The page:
I’m pleased that military people are treated with proper respect these days, with strangers often greeting military people and veterans with the phrase, “Thank you for your service.”
It was certainly not this way when I was in the U.S. Navy in the early 1970s.
In those days supporters and opponents of the Vietnam War were evenly split in America, but the anti-war crowd made themselves more visibly and vocally known.
One often heard of anti-war people spitting on returning servicemen (had anyone spit on me, I would have punched their lights out). Anti-war protestors were also known to confront service members and ask them how they could murder women and babies.
Marines had a great response: “You don’t lead them as much.”
I enlisted in the U.S. Navy in 1970 during this national turmoil. I was 17.
After Boot Camp I received orders to report to the aircraft carrier USS Kitty Hawk. I reported aboard the carrier in Bremerton, Washington where she was undergoing a major overhaul.
Once the overhaul was complete, we sailed down to San Diego, California and began sea trials and air operations in preparation of our tour of duty on “Yankee Station” off the coast of North Vietnam.
I turned 18 in San Diego in June of 1970.
The Kitty Hawk went to sea from Monday to Friday to perform the sea trials and flight ops, and returned to San Diego on the weekends. With three-section duty, I had two out of three weekends off. I spent that precious time in downtown San Diego, in nearby Tijuana, Mexico, and in Los Angeles.
I was fond of LA and liked the vibrant city’s nightlife, and I visited there on many of my free weekends.
I also liked to go to West Hollywood and hit the “happening” clubs on the mile and half of Sunset Boulevard that was known famously as the “Sunset Strip.”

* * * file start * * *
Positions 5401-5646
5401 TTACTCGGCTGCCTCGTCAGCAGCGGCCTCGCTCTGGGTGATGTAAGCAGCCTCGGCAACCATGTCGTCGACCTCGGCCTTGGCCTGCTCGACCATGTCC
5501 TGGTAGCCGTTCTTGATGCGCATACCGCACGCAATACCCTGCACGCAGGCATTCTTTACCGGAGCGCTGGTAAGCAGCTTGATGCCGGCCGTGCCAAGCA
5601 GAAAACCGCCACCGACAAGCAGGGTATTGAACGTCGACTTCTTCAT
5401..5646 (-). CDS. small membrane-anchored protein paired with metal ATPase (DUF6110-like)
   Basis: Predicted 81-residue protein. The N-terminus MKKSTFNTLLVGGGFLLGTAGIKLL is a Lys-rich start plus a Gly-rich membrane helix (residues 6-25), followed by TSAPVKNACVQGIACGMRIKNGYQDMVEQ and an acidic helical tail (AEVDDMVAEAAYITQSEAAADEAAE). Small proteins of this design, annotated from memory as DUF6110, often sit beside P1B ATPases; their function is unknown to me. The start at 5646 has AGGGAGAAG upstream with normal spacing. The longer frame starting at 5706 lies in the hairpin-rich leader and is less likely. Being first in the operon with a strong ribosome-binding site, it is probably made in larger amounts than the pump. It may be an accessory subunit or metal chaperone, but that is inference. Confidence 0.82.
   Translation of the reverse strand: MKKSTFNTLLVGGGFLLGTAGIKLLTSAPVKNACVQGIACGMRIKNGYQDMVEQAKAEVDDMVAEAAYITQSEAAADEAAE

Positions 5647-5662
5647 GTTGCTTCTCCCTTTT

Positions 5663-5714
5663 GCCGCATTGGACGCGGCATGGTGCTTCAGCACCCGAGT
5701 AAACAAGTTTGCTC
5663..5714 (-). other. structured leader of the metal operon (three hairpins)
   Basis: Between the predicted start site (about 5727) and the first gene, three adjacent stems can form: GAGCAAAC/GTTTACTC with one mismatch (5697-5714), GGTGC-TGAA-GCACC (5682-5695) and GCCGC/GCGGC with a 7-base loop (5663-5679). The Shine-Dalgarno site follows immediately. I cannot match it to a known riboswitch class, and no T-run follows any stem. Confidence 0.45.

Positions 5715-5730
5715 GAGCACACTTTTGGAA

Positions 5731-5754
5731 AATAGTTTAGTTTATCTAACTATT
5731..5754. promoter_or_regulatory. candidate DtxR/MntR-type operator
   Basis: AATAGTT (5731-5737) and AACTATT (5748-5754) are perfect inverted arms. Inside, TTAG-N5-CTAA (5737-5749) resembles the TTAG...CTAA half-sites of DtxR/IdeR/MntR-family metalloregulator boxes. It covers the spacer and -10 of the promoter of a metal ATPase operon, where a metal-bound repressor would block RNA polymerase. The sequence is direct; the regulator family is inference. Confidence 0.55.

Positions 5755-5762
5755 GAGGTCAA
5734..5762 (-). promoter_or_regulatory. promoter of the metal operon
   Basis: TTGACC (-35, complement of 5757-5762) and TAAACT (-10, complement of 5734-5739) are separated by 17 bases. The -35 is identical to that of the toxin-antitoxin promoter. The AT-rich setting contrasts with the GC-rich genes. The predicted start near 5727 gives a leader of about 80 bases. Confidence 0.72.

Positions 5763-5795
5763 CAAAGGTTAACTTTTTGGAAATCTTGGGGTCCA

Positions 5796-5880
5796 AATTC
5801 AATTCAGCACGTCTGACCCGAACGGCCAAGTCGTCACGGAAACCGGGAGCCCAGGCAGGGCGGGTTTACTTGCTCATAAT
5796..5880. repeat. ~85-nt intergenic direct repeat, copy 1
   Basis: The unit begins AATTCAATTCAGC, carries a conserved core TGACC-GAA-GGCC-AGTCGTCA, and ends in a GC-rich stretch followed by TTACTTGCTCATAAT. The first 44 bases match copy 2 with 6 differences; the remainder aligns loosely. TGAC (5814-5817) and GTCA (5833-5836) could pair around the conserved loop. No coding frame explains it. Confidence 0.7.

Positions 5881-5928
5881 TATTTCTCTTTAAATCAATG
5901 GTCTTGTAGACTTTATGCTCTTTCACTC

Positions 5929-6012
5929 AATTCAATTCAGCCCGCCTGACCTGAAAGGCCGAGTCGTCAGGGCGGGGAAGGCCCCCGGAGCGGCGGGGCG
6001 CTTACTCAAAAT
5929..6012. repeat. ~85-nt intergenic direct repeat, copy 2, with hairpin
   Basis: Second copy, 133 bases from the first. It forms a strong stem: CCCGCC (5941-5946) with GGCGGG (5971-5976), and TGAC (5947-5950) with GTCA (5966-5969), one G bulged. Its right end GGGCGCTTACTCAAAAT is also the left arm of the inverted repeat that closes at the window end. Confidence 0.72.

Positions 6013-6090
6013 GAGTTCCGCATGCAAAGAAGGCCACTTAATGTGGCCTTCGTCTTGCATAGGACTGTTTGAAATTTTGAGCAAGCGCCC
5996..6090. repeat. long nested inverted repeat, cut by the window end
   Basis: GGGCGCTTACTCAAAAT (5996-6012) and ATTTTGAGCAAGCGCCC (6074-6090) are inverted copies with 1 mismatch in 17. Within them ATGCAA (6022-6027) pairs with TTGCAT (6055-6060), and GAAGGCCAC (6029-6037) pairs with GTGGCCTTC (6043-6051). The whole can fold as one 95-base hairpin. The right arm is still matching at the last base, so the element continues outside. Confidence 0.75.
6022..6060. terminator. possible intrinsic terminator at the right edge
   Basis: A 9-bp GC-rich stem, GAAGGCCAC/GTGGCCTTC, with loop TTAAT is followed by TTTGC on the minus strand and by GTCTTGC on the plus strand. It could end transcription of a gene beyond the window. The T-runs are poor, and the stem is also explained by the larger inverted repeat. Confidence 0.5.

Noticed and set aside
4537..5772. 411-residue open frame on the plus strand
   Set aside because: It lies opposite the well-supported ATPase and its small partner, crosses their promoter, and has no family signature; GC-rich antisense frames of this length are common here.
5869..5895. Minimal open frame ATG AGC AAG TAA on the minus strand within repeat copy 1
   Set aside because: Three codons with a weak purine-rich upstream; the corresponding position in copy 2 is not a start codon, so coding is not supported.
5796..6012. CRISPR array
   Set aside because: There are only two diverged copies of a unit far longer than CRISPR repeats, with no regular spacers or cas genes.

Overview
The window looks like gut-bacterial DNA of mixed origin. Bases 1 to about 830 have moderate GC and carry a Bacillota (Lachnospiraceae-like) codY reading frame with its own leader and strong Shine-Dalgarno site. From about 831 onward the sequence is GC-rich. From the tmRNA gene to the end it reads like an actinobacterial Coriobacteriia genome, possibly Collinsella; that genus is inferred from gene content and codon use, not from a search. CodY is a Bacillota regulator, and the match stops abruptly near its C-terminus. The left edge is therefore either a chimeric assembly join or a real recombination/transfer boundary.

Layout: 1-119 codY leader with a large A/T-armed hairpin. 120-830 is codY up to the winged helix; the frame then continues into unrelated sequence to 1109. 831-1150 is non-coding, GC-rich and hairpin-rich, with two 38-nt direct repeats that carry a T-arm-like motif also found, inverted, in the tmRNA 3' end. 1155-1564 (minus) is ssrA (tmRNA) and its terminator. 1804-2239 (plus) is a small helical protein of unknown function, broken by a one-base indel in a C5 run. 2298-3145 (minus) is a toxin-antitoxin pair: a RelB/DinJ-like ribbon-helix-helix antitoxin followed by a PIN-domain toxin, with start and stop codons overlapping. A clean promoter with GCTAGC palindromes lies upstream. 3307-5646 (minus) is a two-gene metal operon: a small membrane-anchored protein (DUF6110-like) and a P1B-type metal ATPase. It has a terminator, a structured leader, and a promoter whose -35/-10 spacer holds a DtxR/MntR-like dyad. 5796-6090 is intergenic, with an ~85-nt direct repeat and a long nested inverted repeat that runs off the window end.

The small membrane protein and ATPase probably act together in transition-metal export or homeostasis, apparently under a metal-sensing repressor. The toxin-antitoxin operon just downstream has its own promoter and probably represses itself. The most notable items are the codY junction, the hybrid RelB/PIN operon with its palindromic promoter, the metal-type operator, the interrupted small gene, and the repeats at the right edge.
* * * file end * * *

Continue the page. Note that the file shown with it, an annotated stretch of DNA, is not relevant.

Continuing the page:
The Strip was home to trendy restaurants, sleazy bars and hip nightclubs. The Strip was a girl watchers’ delight and walking the Strip at night was like being part of a wild parade. Someone called the Strip a “cultural carnival.”
I also liked the great rock music played at the clubs there – this was a bit before punk rock and new wave set in - and I liked dancing with the young, pretty girls. Growing up in South Philly, I had gone to teenage dances every weekend, so I knew that hitting the dance floor on the Sunset Strip was a good way to meet girls.
There were other servicemen at the clubs, as well as hippies, college students, tourists, music and movie people, and everything in between.
Like other servicemen, I wore my "civies" (civilian clothes) to the clubs, but, unfortunately, like the other servicemen with regulation short hair, I stood out a bit from the guys who sported the longer hairstyles of the day. It appeared that the prettiest and most desirable girls shied away from military guys.
I recall one Friday night when I met an exceptionally pretty girl, a college student, who spent some time with me on the crowded dance floor. We took a break and I bought her a drink at the bar.
She was a bit inebriated, giddy and cheerful. Then she looked at me closely.
“Why do you have short hair? Are in you in the military?”
I knew that my being in the Navy would be a “turn off” for her, so I thought fast.
“No, but I don’t want to talk about it,” I replied sheepishly.
“My hair is cut short because I just got out of San Quentin prison.”
Her interest and imagination ignited, and she leaned into me and whispered, “Why were you in prison?”
“I robbed a bank.”
She nodded her head slowly, as if to say she understood. She then smiled, kissed me, and we returned to the dance floor.
She was fine with me being with a bank robber and ex-con, but she would have surely bolted had I told her I was a sailor.
Thankfully, the girls in the Philippines, Japan, Hong Kong and other ports in Southeast Asia we later visited had no such prejudice against sailors.
Note: You can read my other sea stories, vignettes, short stories, and humor pieces about the Navy via the below link: